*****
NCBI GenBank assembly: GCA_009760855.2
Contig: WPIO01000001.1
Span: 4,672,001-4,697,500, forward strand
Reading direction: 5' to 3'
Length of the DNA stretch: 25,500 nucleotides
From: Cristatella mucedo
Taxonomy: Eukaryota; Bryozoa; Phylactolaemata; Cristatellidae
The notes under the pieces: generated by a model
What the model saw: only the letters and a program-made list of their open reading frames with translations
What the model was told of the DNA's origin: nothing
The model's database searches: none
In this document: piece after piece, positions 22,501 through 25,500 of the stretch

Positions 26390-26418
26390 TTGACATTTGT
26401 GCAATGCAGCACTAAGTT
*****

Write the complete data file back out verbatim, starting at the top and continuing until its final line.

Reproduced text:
NCBI GenBank assembly: GCA_009760855.2
Contig: WPIO01000001.1
Span: 4,672,001-4,697,500, forward strand
Reading direction: 5' to 3'
Length of the DNA stretch: 25,500 nucleotides
From: Cristatella mucedo
Taxonomy: Eukaryota; Bryozoa; Phylactolaemata; Cristatellidae
The notes under the pieces: generated by a model
What the model saw: only the letters and a program-made list of their open reading frames with translations
What the model was told of the DNA's origin: nothing
The model's database searches: none
In this document: piece after piece, positions 22,501 through 25,500 of the stretch

Positions 26390-26418
26390 TTGACATTTGT
26401 GCAATGCAGCACTAAGTT